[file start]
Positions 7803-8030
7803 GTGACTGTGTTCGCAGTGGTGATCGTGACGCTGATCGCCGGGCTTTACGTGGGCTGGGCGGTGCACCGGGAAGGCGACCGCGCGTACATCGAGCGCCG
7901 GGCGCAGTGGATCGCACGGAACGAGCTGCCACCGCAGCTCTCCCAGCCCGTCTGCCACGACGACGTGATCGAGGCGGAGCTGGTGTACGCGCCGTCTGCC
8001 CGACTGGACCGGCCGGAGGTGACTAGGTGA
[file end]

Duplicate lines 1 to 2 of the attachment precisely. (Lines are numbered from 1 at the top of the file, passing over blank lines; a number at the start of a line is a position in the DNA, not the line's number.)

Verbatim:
Positions 7803-8030
7803 GTGACTGTGTTCGCAGTGGTGATCGTGACGCTGATCGCCGGGCTTTACGTGGGCTGGGCGGTGCACCGGGAAGGCGACCGCGCGTACATCGAGCGCCG